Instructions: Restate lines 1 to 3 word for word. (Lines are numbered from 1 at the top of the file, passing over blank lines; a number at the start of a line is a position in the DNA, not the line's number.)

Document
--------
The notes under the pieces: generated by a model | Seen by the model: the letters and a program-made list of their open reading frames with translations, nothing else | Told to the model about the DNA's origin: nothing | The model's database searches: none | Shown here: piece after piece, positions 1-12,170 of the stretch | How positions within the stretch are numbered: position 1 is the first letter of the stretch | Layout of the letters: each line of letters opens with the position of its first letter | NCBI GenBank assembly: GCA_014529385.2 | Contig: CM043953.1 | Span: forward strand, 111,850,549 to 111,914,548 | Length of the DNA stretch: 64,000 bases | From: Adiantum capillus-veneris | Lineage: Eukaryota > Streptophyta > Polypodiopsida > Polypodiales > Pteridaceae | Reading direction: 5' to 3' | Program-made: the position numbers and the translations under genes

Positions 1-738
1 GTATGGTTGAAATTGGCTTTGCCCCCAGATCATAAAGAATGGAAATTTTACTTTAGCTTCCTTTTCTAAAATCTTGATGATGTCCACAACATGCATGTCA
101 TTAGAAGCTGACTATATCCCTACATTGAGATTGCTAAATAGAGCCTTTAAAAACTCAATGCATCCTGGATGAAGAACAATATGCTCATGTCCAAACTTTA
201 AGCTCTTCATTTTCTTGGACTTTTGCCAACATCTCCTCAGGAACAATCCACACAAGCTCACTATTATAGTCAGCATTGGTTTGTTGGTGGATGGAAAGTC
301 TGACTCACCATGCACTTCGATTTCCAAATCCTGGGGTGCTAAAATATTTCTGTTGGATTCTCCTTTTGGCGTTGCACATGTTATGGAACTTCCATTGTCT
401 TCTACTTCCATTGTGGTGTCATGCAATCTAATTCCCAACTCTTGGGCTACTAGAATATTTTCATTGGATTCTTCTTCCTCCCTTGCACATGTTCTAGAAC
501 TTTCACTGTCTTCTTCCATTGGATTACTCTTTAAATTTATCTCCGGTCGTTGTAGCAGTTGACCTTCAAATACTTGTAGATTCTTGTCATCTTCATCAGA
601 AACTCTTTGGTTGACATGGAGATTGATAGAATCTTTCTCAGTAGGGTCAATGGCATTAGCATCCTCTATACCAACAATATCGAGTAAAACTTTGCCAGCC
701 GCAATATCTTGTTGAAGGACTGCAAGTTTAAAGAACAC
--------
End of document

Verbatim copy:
The notes under the pieces: generated by a model | Seen by the model: the letters and a program-made list of their open reading frames with translations, nothing else | Told to the model about the DNA's origin: nothing | The model's database searches: none | Shown here: piece after piece, positions 1-12,170 of the stretch | How positions within the stretch are numbered: position 1 is the first letter of the stretch | Layout of the letters: each line of letters opens with the position of its first letter | NCBI GenBank assembly: GCA_014529385.2 | Contig: CM043953.1 | Span: forward strand, 111,850,549 to 111,914,548 | Length of the DNA stretch: 64,000 bases | From: Adiantum capillus-veneris | Lineage: Eukaryota > Streptophyta > Polypodiopsida > Polypodiales > Pteridaceae | Reading direction: 5' to 3' | Program-made: the position numbers and the translations under genes

Positions 1-738
1 GTATGGTTGAAATTGGCTTTGCCCCCAGATCATAAAGAATGGAAATTTTACTTTAGCTTCCTTTTCTAAAATCTTGATGATGTCCACAACATGCATGTCA